Install a Parcel Guard Smart Mailbox at the front of your home or request package drop off in the garage, side garden or backyard (a more secure location).

There are cost-effective CCTV camera companies that can install day/night cameras, with 14 to 30 days video retention and mobile app to ensure your package is always on camera. Cameras will assist with any potential investigations and serve as a deterrent. Cameras should not solely be relied upon to prevent theft nor do they always identify criminals. You can also utilize web-based doorbell devices that provides immediate notification and a video camera.

It's encouraged to create a trusted network and communication tool (WhatsApp, text or email group) to report suspicious activity as a neighbourhood watch. canadiansecuritymag.com

Cash Disappearing in Canada
In-Store Cash Payments Expected to Almost Disappear by 2024 in Canada
A new report by FIS, a leading provider of technology solutions for merchants, banks, and capital markets firms globally, says there has been a decline in the use of cash in Canada, which halved in 2020 and is expected to drop to just four percent of in-store payments by 2024.

Dan Brames, Executive Vice-President of North America Merchant Solutions at FIS, said there has been a rise in the use of digital wallets as a means for online purchasing, growing faster than any other form of payment.

"If you look at the acceptance whether that's online or whether that's at point of sale, the acceptance of the technology is finally catching up. So it's not that probably consumers haven't always wanted to use something other than cash but now it's so darn convenient, it's so widely accepted that I think we're starting to see the catch up effect, if you will, of the acceptance of technology." retail-insider.com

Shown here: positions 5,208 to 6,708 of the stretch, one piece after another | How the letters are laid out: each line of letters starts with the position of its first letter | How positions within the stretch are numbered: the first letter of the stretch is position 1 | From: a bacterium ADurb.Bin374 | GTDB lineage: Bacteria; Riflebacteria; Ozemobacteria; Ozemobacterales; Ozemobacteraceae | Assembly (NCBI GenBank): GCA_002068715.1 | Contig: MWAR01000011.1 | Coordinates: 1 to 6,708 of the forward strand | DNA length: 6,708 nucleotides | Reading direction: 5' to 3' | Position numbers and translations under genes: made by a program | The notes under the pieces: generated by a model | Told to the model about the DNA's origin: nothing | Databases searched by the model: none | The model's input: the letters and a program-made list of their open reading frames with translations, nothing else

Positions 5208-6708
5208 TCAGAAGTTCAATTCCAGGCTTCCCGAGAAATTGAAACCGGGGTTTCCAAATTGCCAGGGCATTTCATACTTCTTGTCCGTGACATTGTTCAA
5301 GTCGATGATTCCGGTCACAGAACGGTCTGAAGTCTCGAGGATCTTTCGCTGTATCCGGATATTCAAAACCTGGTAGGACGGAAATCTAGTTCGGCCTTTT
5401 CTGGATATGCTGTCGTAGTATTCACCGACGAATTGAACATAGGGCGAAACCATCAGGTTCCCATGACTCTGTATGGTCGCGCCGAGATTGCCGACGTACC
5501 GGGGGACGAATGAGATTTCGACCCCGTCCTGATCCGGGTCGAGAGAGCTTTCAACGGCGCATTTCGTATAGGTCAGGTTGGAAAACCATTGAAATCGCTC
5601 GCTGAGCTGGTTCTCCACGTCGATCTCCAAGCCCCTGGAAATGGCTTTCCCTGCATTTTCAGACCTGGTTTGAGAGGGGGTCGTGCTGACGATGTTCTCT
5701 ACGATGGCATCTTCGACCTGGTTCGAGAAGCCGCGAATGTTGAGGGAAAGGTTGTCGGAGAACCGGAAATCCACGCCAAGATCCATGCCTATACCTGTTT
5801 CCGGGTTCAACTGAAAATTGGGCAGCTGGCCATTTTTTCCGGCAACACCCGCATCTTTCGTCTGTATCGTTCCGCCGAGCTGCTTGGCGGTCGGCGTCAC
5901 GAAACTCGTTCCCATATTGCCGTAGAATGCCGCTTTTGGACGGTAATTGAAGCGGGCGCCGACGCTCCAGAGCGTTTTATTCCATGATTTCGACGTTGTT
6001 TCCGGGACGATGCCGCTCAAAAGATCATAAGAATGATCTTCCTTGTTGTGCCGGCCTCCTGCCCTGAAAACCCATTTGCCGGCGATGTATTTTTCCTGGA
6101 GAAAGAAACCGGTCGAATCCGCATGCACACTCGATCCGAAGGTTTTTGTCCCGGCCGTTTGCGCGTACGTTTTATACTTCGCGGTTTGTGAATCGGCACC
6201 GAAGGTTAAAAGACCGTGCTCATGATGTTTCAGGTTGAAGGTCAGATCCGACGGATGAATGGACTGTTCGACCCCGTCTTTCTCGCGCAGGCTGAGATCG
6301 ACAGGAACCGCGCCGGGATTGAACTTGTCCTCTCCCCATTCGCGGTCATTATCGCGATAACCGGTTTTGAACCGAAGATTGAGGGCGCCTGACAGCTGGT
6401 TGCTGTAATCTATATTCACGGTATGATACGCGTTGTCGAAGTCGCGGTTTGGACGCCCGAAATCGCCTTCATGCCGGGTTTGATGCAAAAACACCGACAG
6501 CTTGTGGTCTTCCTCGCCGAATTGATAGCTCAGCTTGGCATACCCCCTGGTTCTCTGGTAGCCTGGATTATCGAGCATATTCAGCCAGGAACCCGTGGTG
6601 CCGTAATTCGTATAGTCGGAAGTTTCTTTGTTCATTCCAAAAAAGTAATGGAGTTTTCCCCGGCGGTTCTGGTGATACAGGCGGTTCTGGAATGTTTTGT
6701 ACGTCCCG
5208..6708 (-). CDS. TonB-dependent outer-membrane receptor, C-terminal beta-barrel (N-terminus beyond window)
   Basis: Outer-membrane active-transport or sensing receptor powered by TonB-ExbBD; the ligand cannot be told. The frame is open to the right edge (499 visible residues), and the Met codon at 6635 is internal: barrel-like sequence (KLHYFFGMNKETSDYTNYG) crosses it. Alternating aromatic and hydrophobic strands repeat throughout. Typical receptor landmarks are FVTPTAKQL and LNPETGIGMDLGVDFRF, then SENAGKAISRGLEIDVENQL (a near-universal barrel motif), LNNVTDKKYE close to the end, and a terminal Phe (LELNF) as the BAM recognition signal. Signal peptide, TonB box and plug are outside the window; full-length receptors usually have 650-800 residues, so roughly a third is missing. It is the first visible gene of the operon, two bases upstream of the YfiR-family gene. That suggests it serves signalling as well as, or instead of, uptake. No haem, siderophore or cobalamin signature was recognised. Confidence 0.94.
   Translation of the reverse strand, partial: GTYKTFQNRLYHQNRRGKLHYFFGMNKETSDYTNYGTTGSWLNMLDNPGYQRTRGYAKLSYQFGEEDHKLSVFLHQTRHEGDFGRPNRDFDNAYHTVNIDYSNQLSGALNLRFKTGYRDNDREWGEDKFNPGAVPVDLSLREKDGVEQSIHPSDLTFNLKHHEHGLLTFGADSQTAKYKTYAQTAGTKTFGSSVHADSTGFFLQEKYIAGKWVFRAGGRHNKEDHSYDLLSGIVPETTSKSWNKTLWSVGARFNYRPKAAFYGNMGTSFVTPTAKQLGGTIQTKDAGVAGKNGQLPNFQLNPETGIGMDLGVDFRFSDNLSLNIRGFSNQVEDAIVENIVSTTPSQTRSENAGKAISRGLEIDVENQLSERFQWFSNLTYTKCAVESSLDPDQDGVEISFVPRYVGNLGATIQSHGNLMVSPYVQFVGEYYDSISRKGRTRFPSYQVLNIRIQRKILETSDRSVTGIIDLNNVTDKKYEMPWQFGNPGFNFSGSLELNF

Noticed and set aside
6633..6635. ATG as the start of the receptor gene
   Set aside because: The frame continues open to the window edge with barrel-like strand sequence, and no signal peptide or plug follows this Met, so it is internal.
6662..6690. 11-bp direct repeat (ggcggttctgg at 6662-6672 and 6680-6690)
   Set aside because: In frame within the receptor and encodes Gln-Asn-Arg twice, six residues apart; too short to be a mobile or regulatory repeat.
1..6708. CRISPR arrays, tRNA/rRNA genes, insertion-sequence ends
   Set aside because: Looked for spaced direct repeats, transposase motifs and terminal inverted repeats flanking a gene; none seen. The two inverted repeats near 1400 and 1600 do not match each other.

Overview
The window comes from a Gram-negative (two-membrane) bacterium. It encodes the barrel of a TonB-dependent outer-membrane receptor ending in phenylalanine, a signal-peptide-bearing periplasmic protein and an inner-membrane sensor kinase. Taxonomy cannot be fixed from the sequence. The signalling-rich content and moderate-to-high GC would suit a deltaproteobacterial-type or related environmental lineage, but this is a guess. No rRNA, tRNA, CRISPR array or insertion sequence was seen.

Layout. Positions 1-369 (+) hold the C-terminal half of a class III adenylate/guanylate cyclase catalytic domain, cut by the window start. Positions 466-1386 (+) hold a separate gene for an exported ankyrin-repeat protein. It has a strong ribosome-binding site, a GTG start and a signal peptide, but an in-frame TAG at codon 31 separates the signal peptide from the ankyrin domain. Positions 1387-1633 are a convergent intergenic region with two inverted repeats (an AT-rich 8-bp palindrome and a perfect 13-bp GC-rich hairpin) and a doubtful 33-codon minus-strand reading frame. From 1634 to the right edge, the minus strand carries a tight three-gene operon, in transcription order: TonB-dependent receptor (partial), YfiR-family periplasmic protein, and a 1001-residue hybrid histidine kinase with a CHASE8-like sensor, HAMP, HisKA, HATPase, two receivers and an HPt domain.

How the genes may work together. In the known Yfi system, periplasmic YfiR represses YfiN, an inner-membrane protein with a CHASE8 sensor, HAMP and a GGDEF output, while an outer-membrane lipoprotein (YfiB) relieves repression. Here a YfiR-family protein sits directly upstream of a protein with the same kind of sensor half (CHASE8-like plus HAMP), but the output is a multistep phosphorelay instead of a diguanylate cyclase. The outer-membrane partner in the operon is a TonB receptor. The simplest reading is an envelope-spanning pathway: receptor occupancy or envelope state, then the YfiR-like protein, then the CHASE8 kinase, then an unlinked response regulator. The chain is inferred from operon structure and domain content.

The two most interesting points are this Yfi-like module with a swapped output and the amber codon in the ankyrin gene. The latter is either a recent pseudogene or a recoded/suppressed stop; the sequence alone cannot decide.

Canadian fashion brand to introduce BOPIS with new POS system
Groupe Dynamite will upgrade its legacy POS platform to support in-store omnichannel commerce.

The Montreal-based vertical fashion retailer, which owns the Dynamite and Garage fashion brands, has selected the Manhattan Active POS solution to deliver a more modern, customer-centric shopping experience. The retailer will begin deploying the new POS platform in 10 pilot stores this summer, with plans to expand to its remaining 300-plus retail locations later in 2021. chainstoreage.com

Hudson's Bay Flagship Properties Set to Undergo Massive Transformation

Forever 21 Returning to Canada with Physical Stores

Pop Mart's collectible toys now available at its first Canadian store in B.C.

Canada's Brookfield to buy 7 UK retail parks

'Boost & Bust' Blitz Operation
Burnaby, BC: Anti-shoplifting blitz leads to 46 arrests at Metrotown mall
An RCMP anti-shoplifting initiative created serious headaches for a Burnaby shoplifter caught after trying to steal $1,065 worth of Advil, Aleve and Tylenol last month. On March 16, the 34-year-old man had left the Metropolis at Metrotown Real Canadian Superstore with $572.19 worth of Tylenol and Advil he hadn't paid for, according to Burnaby RCMP.

When police approached, he dropped the drugs and took off, they said. But he returned the next day, according to police, this time trying to make off with $492.85 worth of Aleve and Advil.

This time he was caught. His was one of 46 arrests made during a four-day "Boost and Bust" blitz at the Metrotown mall from March 16 to 19, according to an RCMP news release. Over the four days, Burnaby RCMP community response team members worked closely with mall security, loss prevention officers and Transit Police to combat shoplifting.